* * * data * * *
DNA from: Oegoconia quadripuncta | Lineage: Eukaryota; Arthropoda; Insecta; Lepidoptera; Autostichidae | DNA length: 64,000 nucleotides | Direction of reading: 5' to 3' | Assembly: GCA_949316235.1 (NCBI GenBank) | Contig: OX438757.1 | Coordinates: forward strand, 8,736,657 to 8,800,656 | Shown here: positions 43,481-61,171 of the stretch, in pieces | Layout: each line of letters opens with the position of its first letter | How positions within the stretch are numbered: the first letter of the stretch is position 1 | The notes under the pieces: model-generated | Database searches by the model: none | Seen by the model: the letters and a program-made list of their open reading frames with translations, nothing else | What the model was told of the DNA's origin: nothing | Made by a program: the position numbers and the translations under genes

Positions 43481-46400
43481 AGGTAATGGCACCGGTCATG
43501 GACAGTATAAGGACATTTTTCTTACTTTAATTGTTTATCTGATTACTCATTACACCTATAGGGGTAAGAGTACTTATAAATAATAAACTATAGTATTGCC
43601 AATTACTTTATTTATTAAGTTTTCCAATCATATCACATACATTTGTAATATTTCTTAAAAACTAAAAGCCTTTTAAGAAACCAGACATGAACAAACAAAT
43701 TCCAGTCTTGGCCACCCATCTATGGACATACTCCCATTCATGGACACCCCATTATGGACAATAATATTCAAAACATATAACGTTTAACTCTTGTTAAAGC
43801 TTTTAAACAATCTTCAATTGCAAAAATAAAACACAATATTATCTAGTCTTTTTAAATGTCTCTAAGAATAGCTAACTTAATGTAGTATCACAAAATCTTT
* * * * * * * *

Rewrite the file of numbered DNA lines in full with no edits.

DNA from: Oegoconia quadripuncta | Lineage: Eukaryota; Arthropoda; Insecta; Lepidoptera; Autostichidae | DNA length: 64,000 nucleotides | Direction of reading: 5' to 3' | Assembly: GCA_949316235.1 (NCBI GenBank) | Contig: OX438757.1 | Coordinates: forward strand, 8,736,657 to 8,800,656 | Shown here: positions 43,481-61,171 of the stretch, in pieces | Layout: each line of letters opens with the position of its first letter | How positions within the stretch are numbered: the first letter of the stretch is position 1 | The notes under the pieces: model-generated | Database searches by the model: none | Seen by the model: the letters and a program-made list of their open reading frames with translations, nothing else | What the model was told of the DNA's origin: nothing | Made by a program: the position numbers and the translations under genes

Positions 43481-46400
43481 AGGTAATGGCACCGGTCATG
43501 GACAGTATAAGGACATTTTTCTTACTTTAATTGTTTATCTGATTACTCATTACACCTATAGGGGTAAGAGTACTTATAAATAATAAACTATAGTATTGCC
43601 AATTACTTTATTTATTAAGTTTTCCAATCATATCACATACATTTGTAATATTTCTTAAAAACTAAAAGCCTTTTAAGAAACCAGACATGAACAAACAAAT
43701 TCCAGTCTTGGCCACCCATCTATGGACATACTCCCATTCATGGACACCCCATTATGGACAATAATATTCAAAACATATAACGTTTAACTCTTGTTAAAGC
43801 TTTTAAACAATCTTCAATTGCAAAAATAAAACACAATATTATCTAGTCTTTTTAAATGTCTCTAAGAATAGCTAACTTAATGTAGTATCACAAAATCTTT